The number of people signing up for a leading university's online courses has risen 50% in less than two months.
Around 300,000 people from around the world have expressed an interest in the University of Edinburgh's free taster sessions.
The figure emerged around seven weeks after the university hit the 200,000 milestone.
The institution is part of the wider Coursera consortium, set up by US academics to provide web-based undergraduate-level courses to anyone who wants to do them.
Edinburgh, which joined the consortium last summer, is offering six courses across the humanities, engineering and science.
Known as massive open online courses (Moocs), the subjects covered include astrobiology and the search for extra-terrestrial life, artificial intelligence, philosophy and equine nutrition.
The courses are described as tasters for people interested in higher education but who are not in a position to enter it full-time. They have no entry requirements, run for five weeks (seven for philosophy) and are still open for enrolment.
University bosses said the 300,000 figure means there are now 10 remote learners online for each of the 30,000 students who attend the university.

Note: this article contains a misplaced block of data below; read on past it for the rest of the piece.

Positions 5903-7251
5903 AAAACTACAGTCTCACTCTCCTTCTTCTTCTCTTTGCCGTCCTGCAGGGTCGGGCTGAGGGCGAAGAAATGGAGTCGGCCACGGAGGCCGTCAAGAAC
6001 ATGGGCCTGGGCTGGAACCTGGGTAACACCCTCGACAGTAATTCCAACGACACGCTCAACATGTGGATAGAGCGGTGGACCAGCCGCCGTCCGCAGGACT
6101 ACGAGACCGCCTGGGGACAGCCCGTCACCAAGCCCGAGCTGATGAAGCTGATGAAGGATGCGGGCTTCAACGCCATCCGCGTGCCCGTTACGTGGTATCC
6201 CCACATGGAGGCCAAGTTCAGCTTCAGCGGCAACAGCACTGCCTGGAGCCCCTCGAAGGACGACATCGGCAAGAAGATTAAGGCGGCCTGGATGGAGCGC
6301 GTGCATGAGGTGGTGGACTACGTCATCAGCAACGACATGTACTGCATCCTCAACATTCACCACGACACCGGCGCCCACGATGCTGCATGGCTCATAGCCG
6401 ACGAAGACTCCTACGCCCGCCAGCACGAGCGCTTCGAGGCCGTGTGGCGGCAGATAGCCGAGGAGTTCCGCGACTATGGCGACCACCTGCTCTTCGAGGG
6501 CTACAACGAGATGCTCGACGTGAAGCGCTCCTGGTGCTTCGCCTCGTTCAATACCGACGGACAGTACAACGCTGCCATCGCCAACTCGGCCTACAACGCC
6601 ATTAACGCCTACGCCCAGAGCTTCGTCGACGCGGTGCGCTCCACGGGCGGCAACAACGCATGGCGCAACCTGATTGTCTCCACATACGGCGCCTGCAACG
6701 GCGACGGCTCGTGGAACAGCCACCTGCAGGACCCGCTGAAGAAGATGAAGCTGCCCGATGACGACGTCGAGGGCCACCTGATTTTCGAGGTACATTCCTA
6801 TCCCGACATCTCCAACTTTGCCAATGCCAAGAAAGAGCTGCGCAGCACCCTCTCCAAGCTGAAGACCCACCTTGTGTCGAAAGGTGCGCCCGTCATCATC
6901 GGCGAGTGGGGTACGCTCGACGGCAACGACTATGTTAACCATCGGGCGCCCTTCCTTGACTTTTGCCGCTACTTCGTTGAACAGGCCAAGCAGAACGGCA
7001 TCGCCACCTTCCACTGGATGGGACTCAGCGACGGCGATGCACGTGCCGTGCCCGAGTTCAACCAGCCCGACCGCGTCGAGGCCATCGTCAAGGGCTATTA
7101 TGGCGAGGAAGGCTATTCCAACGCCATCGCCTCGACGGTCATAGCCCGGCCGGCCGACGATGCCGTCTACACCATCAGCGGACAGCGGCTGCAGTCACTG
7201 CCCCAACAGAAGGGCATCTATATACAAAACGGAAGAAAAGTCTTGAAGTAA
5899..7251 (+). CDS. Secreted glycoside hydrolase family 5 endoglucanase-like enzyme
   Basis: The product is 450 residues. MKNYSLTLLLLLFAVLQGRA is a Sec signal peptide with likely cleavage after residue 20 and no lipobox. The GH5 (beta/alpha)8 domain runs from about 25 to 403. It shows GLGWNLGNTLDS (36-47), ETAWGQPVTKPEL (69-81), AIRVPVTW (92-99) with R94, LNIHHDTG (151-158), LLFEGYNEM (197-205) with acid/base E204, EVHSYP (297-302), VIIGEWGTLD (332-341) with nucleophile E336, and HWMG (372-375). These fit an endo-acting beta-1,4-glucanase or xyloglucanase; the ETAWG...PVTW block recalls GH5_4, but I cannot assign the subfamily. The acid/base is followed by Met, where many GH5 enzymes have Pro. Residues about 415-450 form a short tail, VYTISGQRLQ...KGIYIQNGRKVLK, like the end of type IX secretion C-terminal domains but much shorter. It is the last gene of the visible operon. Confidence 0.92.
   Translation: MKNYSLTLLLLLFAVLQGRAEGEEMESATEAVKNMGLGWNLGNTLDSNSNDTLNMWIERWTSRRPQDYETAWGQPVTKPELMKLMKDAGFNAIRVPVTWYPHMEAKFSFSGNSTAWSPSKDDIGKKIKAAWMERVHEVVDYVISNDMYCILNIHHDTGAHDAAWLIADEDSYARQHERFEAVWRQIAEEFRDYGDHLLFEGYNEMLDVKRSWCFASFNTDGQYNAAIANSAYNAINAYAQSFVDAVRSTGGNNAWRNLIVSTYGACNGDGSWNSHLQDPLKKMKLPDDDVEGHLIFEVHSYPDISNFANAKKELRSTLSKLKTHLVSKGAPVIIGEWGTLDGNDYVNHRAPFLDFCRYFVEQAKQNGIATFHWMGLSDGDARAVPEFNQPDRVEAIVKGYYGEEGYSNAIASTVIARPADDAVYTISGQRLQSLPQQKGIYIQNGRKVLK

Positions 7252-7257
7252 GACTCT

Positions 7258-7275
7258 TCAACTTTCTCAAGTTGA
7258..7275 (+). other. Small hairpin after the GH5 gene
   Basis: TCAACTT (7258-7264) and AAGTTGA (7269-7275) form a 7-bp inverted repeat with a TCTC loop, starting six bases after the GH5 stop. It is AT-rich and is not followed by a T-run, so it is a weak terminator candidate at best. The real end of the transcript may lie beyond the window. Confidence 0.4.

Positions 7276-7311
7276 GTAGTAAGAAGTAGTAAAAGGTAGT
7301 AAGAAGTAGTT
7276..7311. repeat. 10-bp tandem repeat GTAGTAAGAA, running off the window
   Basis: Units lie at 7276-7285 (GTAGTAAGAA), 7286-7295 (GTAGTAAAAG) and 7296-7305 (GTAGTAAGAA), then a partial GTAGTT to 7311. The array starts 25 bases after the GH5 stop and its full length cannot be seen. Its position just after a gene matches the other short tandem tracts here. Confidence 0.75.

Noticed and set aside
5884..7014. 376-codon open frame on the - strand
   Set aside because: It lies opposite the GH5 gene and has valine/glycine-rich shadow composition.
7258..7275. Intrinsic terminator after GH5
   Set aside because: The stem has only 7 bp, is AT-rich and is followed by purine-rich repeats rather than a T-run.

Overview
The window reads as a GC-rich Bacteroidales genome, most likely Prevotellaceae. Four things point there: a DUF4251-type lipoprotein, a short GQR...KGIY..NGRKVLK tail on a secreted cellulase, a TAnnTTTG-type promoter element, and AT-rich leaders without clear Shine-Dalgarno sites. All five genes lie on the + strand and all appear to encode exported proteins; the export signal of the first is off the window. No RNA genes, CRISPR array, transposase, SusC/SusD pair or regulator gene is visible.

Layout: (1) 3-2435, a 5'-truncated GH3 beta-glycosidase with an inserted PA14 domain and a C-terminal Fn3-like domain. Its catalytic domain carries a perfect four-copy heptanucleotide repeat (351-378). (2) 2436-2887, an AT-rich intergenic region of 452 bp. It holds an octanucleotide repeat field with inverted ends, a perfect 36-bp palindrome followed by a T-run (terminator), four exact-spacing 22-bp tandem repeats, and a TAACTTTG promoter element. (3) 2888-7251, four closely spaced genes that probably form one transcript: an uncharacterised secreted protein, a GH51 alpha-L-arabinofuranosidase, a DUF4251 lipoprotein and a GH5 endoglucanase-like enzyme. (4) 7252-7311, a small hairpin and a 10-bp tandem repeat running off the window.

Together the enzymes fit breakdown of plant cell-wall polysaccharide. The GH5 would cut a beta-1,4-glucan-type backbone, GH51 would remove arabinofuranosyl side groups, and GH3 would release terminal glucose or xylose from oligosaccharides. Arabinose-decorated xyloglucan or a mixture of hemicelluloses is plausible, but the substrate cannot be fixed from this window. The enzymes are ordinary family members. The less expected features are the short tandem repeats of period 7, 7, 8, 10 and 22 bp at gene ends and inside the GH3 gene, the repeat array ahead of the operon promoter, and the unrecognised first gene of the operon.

Professor Sir Timothy O'Shea, university principal, said: "As someone who has researched in this area for more than 40 years, I am thrilled to bits that we have been able to attract so many learners to experience what Edinburgh has to offer. Online learning is an increasingly important method of teaching, opening up high-quality education opportunities to people around the world.
"I am delighted that these free courses have caught the imagination of the public and they also act as a great complement to our rapidly expanding efforts in providing other forms of online teaching, including full postgraduate and other distance-learning courses."